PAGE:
Is Manual Really Better Than Automatic?
Author: Carly Augustynowicz
March 22, 2021
I'm going to take a wild guess and say that a majority of the people who clicked on this blog are either one, genuinely interested in learning what transmission is actually better or two, are upset that we would ask a question like this because the answer is obvious, right?
Either way, we're glad you're here.
First, let me point out that I am, and will always be, a manual-loving enthusiast. BUT, with that being said, there are some applications and scenarios where an automatic transmission is better and even safer than a manual.
This debate has gone on since the automatic transmission was invented back in 1921. If you drive a manual, you probably have a strong opinion on this and the same goes with automatic owners.
Each transmission has its own benefits and conveniences, but ultimately, it depends on what your car is used for that determines what transmission is generally better. Let's break it down.
*To note, we're going to be discussing a traditional automatic transmission, not DCT or Dual Clutch Transmissions for simplicity's sake
What's Best For Daily Driving?
This question doesn't have a solid answer and truly depends on your preferences as a driver and how much power your car can put down.
As a general rule of thumb, with a car making over 500 horsepower, I'd argue that an automatic transmission is better over a manual transmission. Here's why.
With a 500+ horsepower car, you'll be able to use your power better with an automatic because you won't need to worry about your RPMs or shifting gears, your car does those things for you.
Anything under that 500 horsepower mark, I think manuals are better. Manual cars give drivers more control over their power and the ability to hold the revs longer since they have full control over the gears. More important than that even, driving manual is FUN.
It's about the driving experience, downshifting under a bridge (come on, everyone does it), and that feeling of control over your car. Those feelings are nonexistent in an automatic.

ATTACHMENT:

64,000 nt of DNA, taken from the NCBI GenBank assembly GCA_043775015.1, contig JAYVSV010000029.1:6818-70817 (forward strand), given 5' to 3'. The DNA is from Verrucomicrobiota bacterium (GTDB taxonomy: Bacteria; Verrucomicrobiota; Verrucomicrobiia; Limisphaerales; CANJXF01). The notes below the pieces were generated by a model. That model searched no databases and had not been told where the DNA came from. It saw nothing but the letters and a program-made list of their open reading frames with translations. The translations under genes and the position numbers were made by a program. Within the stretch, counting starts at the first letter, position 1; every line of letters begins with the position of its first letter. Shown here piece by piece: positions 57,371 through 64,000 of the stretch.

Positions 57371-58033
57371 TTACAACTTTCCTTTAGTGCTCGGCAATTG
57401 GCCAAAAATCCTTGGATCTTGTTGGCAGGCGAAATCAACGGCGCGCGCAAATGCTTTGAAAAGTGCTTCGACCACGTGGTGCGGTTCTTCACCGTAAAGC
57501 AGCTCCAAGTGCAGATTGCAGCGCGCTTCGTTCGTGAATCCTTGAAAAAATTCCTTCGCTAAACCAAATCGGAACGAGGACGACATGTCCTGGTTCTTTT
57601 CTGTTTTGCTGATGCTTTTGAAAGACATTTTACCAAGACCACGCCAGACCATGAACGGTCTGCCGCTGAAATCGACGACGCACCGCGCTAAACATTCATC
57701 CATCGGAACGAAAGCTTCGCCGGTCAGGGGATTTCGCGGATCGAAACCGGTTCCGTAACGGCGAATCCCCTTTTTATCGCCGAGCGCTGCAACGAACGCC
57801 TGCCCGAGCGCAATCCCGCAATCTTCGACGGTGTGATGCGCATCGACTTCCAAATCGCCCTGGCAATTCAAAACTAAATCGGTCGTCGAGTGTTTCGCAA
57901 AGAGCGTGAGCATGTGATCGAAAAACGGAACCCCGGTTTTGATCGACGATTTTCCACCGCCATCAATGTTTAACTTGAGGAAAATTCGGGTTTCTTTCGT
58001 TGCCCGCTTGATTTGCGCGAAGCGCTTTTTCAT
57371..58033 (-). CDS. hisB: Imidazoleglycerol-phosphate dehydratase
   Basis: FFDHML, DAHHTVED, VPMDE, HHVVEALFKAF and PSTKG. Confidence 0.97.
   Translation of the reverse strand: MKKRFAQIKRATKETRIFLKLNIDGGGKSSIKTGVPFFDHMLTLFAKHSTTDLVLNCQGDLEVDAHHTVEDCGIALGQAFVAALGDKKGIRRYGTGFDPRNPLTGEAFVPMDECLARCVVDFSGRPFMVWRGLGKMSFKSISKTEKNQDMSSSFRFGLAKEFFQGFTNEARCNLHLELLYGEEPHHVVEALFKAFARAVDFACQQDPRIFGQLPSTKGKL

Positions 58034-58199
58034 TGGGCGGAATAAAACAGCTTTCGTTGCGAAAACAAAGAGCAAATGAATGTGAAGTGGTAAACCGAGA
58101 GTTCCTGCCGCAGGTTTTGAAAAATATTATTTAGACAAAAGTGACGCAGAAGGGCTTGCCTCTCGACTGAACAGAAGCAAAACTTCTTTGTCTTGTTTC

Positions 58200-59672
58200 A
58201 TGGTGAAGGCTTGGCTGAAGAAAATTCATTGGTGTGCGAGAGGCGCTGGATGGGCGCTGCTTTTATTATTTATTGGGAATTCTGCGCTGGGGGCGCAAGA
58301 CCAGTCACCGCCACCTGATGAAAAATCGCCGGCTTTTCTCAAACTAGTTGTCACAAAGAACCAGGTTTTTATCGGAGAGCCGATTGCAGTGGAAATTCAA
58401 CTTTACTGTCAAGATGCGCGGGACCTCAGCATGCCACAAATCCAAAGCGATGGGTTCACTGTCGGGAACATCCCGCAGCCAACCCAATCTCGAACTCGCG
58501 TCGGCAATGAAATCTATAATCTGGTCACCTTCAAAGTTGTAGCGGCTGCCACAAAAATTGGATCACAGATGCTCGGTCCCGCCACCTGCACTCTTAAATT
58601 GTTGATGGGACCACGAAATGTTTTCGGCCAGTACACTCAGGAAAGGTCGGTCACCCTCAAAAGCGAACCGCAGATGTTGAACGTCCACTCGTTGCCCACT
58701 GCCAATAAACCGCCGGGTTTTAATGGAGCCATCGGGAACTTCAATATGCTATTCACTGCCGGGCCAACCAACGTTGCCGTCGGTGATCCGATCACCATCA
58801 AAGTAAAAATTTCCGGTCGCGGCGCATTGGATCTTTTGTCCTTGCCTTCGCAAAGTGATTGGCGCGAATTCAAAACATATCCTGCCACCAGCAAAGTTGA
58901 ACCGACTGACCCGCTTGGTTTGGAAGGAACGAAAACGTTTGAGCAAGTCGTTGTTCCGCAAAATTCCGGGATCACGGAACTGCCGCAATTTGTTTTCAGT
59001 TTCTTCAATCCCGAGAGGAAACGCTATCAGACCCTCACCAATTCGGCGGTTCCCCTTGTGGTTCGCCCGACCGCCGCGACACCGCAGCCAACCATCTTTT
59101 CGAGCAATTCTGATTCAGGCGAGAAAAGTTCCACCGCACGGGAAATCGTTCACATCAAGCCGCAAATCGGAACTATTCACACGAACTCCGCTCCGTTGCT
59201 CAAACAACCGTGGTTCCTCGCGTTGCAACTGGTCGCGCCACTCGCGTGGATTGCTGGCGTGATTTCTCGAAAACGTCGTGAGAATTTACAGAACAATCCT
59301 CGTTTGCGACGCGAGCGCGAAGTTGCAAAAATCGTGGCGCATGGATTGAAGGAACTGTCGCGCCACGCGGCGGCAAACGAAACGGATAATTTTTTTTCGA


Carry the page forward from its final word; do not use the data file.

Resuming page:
But then you have the situation of driving in the city vs. driving somewhere less populated like the country, for example. Driving in the city, especially when traffic is bad, is a pain in the a$$ with a manual car. If you know, you know.
You're constantly on the clutch and going from 1st to 2nd to 3rd gear, then back down to 1st and then 2nd and 3rd, and maybe even 4th gear this time, but then the light turns red and you're back to 1st gear and neutral...again. Ughhh. *Que the road rage*
We've all been there. In this case, an automatic car has the advantage. It's annoying for the driver to be in control of shifting gears in the city and it's not great for the clutch, or MPG for that matter.
Despite all of this, it really comes down to preference, lifestyle, and what kind of driving experience you want. If you enjoy driving stick and value the more raw driving experience, driving a manual, even in the city, is well worth it.
If you aren't concerned about how your car shifts or about having control over RPM, an automatic is probably better suited for your lifestyle.
What's Best For Drag Racing?
If your car is built for drag racing, you already know that an automatic is generally better. First, the power most drag cars are making is at or well over 500 horsepower so it's easier to put down all your power and get the best time possible with an automatic.